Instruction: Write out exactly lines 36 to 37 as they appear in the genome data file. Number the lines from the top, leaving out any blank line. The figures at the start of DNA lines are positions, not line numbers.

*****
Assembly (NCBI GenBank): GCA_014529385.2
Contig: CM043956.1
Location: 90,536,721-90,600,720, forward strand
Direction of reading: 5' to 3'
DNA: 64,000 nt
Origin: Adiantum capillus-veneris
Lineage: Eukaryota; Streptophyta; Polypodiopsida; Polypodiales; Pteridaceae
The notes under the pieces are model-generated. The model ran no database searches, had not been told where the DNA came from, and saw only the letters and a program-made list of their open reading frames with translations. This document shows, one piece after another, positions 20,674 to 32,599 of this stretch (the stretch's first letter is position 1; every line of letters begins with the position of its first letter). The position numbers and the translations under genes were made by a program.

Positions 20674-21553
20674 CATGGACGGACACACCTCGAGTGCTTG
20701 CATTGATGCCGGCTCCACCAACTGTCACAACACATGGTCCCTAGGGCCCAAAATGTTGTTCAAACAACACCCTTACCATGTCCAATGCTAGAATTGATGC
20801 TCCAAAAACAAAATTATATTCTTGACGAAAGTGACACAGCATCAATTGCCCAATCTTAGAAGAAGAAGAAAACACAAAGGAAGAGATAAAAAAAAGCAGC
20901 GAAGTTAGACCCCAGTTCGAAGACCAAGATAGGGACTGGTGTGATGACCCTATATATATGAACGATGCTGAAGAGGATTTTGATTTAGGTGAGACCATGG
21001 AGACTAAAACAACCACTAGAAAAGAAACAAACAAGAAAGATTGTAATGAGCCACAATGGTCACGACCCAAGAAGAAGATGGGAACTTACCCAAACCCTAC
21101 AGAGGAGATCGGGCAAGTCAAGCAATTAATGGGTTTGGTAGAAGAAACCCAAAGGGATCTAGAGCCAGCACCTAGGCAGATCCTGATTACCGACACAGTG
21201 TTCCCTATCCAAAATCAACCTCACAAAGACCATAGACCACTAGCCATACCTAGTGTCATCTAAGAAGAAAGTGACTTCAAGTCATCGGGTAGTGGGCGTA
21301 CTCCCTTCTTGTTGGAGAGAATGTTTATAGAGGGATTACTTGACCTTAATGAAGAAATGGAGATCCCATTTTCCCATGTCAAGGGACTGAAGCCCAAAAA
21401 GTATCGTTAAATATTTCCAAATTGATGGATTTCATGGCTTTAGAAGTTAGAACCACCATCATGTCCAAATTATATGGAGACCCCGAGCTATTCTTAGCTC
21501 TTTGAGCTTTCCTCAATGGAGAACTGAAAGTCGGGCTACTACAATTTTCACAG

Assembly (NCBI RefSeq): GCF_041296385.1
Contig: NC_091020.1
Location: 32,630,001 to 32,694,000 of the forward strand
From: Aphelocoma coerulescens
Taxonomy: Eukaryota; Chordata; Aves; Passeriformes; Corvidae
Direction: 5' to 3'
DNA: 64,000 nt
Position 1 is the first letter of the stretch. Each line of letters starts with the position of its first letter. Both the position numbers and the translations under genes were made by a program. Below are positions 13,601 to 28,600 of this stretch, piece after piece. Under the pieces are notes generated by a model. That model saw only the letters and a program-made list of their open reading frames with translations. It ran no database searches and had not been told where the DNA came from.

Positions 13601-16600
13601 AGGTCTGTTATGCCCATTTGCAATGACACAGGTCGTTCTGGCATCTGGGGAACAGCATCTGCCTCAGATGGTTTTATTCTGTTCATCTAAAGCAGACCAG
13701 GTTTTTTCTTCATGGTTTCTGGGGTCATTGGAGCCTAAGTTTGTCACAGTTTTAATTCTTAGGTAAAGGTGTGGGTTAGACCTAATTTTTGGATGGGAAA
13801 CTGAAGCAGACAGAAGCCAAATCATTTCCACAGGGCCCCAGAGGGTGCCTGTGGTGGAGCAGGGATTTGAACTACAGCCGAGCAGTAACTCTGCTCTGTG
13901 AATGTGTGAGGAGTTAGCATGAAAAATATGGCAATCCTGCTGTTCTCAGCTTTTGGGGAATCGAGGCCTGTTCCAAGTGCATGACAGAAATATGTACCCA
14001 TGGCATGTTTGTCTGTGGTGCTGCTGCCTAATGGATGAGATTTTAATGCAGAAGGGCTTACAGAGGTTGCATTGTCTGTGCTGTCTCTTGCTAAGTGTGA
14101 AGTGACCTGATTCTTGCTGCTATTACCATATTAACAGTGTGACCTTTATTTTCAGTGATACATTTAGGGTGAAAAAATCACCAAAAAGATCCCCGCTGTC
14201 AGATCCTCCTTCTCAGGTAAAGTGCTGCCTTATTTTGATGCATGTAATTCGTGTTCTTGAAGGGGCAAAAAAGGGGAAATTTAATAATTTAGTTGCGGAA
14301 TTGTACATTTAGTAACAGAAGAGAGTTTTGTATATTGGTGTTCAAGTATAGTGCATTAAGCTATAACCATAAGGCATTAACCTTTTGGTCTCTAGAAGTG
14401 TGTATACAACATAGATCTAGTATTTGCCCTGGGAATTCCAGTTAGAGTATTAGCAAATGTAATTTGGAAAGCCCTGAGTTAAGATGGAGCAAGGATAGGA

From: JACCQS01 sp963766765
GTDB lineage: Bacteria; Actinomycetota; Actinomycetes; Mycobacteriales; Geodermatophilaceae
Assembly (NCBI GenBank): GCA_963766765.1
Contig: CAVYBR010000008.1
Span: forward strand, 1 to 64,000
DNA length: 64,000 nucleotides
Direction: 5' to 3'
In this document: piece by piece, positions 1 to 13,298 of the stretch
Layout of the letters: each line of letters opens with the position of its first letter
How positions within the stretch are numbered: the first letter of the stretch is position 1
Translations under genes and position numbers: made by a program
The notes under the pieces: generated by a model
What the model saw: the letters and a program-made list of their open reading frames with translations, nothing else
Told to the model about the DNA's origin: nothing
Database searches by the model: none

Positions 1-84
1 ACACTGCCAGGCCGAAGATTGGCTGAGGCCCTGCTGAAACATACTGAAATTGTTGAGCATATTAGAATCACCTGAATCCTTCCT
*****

14301 TTGTACATTTAGTAACAGAAGAGAGTTTTGTATATTGGTGTTCAAGTATAGTGCATTAAGCTATAACCATAAGGCATTAACCTTTTGGTCTCTAGAAGTG
14401 TGTATACAACATAGATCTAGTATTTGCCCTGGGAATTCCAGTTAGAGTATTAGCAAATGTAATTTGGAAAGCCCTGAGTTAAGATGGAGCAAGGATAGGA